Sandie ended up with a list of some good counselors and a promise that she would get the results of her bloodwork soon.
"And I really wouldn't worry about it too much," the nurse said. "I heard that report on the news, and I can tell you right now that poor person isn't a leper. Not sure what, of course, but if you didn't touch, you're almost definitely fine."
Sandie bought herself a doughnut and a bottle of apple juice from the hospital cafeteria and consumed them thoughtfully on her way out to her car.
Dissociation, she decided. They're my own thoughts, but my id or whatever can't recognize them as such, because I'm in shock and under stress and stuff. She dropped the list of counselors into the passenger seat under her purse. She could afford to give it a couple of days, see whether the problem would fix itself. An ER visit by itself put enough of a dent in her rainy day fund without the added expense of a therapist's chair.
She went back to the motel and showered thoroughly to rid herself of the lingering smell of disinfectant, took two doses of cough syrup to kill any budding dreams, and crawled in bed.
It was waiting for her.
hungry. attempt repair fail too much calculate under memory damage.
There was a dizzy quality to the thought, something that Sandie found familiar. It was very similar to that feeling from earlier, woozy and slightly nauseated after watching part of herself drained into a clear tube.
What do you want? You can't have my brain.
help. tiny animals tiny minds too quiet too quiet too quiet. outside don't hear. only you hear.
But the word had very little to do with ears. It meant knowing, sensing, understanding, together-being.
But what do you want? And why me?
Then something shifted. Outside their little bubble of communication, there was fear. Sandie could hear lights flashing, red and blue, and a pair of snakeskin boots. Disgust, then reluctant pity. There were words, but they were garbled beyond understanding. And It soaked them up, the fear, revulsion, and compassion soaked them up eagerly like a vacuum.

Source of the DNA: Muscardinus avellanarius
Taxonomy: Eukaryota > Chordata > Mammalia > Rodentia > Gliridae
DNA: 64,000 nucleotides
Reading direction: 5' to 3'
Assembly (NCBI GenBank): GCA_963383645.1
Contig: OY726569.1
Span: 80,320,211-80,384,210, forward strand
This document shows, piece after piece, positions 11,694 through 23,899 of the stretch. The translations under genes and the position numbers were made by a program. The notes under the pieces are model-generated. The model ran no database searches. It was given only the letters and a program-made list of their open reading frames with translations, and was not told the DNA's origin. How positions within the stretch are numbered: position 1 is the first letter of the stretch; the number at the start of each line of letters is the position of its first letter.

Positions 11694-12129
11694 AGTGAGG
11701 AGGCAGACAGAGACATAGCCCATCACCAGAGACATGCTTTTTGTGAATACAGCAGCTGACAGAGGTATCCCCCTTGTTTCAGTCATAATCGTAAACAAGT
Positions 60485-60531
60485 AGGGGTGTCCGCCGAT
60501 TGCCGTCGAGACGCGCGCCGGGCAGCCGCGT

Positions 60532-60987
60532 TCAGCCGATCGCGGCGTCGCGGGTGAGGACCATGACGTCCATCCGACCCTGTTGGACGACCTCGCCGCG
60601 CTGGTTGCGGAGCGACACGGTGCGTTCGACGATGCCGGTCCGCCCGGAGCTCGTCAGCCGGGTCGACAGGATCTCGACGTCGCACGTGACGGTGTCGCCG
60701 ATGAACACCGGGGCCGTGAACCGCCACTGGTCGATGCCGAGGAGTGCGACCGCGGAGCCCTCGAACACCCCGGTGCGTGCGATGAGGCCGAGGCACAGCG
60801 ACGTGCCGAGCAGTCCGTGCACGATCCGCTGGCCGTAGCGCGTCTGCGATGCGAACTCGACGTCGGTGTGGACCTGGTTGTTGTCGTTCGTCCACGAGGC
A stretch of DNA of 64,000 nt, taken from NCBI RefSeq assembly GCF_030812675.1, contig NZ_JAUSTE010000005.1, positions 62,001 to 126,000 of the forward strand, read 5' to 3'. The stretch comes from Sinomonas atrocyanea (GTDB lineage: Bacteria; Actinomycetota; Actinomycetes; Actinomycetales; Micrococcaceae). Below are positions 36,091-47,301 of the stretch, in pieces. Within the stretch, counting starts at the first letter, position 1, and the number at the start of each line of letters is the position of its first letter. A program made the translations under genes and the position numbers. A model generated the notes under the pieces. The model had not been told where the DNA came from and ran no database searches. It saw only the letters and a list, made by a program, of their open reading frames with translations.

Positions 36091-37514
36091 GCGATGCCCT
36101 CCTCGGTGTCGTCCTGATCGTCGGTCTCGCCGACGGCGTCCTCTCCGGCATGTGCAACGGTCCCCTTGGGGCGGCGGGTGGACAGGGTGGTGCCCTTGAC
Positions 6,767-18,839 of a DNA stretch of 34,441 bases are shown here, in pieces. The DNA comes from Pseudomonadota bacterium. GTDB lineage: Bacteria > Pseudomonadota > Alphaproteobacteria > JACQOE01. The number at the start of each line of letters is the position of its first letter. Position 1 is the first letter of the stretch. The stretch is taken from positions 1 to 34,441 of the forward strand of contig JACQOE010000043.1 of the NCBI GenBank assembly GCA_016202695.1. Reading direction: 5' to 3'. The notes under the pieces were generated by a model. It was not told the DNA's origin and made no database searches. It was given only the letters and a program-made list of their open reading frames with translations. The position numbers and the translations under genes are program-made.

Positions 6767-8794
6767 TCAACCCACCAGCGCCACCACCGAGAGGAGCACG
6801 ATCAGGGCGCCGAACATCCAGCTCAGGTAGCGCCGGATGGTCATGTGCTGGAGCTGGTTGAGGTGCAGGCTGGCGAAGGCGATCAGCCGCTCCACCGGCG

All around, there was a hum, deep, curious, and penetrating. It shook Sandie to the bone, and it brought a flood of information. Blueprints. Frequencies. Like sonar.
Sandie woke up when her hip hit the floor.
"This isn't real," she said aloud while she unwound herself from the scratchy motel sheets. "It's not real. I'm not nuts. It'll go away in a few days."
She pressed the heels of her hands into her eyes and leaned against the side table, focusing on the labored huff of the air conditioner and the cigarette smell of the ancient carpet.
She could feel it, too. She could know/sense/understand/hear it, a vague emptiness that it would take more than a hamburger to fill. She could feel it like it was real. A nervous lump rose in her throat.
"Oh, God, I don't want to lose my mind
The anxiety siphoned away down that incomprehensible uplink, drained away and filled a small portion of the void.